Custom SPJobDefinition and “Access denied” Error

October 22 2010 52 comments

I found Stef Van Hooijdonk’s post when trying to install a custom timer job and having the “Access denied” -issue. I tried Stef’s workaround by running the powershell -script he provided and got my custom timer job to install via web scoped feature’s feature receiver.

I think there are issues to consider though. Do we want to permanently set the RemoteAdministratorAccessDenied false or do we want to run one script to set RemoteAdministratorAccessDenied false before feature activation/deactivation and after that run another script to set it back true again? Installing custom timer job evidently is an operation where Farm Admin privileges are needed and if the activator is web- or site-scoped feature, the activation dialog (the Activate/Deactivate-buttons in ManageFeatures.aspx) is available also for users with inadequate privileges. After further investigation it seems that to activate a feature from content application’s feature management UI, it is necessary to have the same application pool accounts for the content application and central admin – it seems not to be enough to be logged on to your content web app with farm admin account or with the central admin’s application pool account. The behavior is a little weird but at least when I tested different scenarios, this is how it appears to be. To have same application pool account in Central Admin and content web app, however, is not recommended.

Nevertheless, I needed a custom timer job to be installed from a web scoped feature because the timer job handles information per web. Therefore the name of the installed timer job is per web and properties to determine which web should be handled when timer job ticks are also added to the timer job’s properties.

So, I took the idea from Stef’s post and used the same idea in my feature receiver and by doing so I don’t have to run the powershell-script per environment before feature activation:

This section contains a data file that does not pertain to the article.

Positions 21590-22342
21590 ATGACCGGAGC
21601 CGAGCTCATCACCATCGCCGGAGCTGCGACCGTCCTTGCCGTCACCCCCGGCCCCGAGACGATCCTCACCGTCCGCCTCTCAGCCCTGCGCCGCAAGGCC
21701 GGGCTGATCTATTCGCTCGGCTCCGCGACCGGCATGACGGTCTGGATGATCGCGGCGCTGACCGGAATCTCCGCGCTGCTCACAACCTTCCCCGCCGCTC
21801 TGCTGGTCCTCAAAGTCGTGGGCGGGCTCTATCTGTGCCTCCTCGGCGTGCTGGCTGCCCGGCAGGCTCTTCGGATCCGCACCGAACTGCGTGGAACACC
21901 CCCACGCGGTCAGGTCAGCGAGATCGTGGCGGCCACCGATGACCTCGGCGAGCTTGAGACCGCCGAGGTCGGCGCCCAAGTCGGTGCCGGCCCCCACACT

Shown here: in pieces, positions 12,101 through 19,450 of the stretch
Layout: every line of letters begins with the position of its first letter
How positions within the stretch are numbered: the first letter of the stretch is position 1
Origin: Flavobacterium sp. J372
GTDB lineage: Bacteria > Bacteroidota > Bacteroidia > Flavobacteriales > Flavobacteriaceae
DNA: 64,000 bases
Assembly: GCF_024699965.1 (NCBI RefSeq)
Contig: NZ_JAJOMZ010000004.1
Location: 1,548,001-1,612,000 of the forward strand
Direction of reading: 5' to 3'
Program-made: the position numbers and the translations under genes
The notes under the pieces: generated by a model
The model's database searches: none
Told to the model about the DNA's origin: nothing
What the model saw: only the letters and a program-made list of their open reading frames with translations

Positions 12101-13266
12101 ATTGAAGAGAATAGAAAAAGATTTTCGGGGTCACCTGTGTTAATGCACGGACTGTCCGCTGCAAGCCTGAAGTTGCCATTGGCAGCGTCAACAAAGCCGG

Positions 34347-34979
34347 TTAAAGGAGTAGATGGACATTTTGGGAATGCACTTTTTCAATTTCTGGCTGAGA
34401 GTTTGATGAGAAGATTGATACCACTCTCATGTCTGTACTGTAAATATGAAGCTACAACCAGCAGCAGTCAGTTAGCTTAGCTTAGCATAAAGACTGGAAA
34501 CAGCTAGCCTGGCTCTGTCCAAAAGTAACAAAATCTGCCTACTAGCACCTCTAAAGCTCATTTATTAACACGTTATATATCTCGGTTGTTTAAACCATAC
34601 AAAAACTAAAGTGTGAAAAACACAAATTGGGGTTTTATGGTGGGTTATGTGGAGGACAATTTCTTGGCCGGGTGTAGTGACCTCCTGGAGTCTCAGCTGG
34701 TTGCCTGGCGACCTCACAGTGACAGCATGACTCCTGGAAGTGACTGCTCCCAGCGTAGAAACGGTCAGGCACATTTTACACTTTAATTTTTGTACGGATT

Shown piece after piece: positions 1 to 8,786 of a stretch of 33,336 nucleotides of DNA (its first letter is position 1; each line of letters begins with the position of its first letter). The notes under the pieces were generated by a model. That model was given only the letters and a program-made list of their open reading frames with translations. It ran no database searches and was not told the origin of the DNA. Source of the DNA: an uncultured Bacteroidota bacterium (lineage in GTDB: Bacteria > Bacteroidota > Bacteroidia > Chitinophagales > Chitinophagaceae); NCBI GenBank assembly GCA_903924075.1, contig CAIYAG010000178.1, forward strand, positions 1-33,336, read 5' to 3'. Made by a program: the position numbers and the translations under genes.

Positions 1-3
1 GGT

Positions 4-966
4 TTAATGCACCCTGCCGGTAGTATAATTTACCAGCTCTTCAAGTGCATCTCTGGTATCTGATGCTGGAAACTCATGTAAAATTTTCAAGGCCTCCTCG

public class MyFeatureReceiver : SPFeatureReceiver
{
    private const string MyCustomTimerJobName =
        "Custom Timer Job for web: {0}";

    public override void FeatureActivated(SPFeatureReceiverProperties
        properties)
    {
        using (var web = properties.Feature.Parent as SPWeb)
        {
            if (web == null) return;

            // THE ORIGINAL VALUE OF REMOTE ADMINISTRATOR
            var remoteAdministratorAccessDenied =
                SPWebService.ContentService.
                RemoteAdministratorAccessDenied;
            try
            {

                // SET THE REMOTE ADMINISTATOR ACCESS DENIED FALSE
                SPWebService.ContentService.
                    RemoteAdministratorAccessDenied = false;
                // delete the custom timer job if it exists
                var app = web.Site.WebApplication;
                foreach (var job in
                    app.JobDefinitions.Where(job =>
                        job.Name == string.Format(MyCustomTimerJobName,
                        web.Url)))
                {
                    job.Delete();
                }
                // install the custom timer job
                var schedule = new SPMinuteSchedule
                {
                    BeginSecond = 0,
                    EndSecond = 59,
                    Interval = 5
                };
                var myTimerJob =
                    new MyTimerJob(
                        string.Format(MyCustomTimerJobName,
                        web.Url), web.Site.WebApplication,
                        null, SPJobLockType.Job)
                        { Schedule = schedule };
                // add properties to determine which site and web
                // the timer job handles
                myTimerJob.Properties.Add("site-id", web.Site.ID);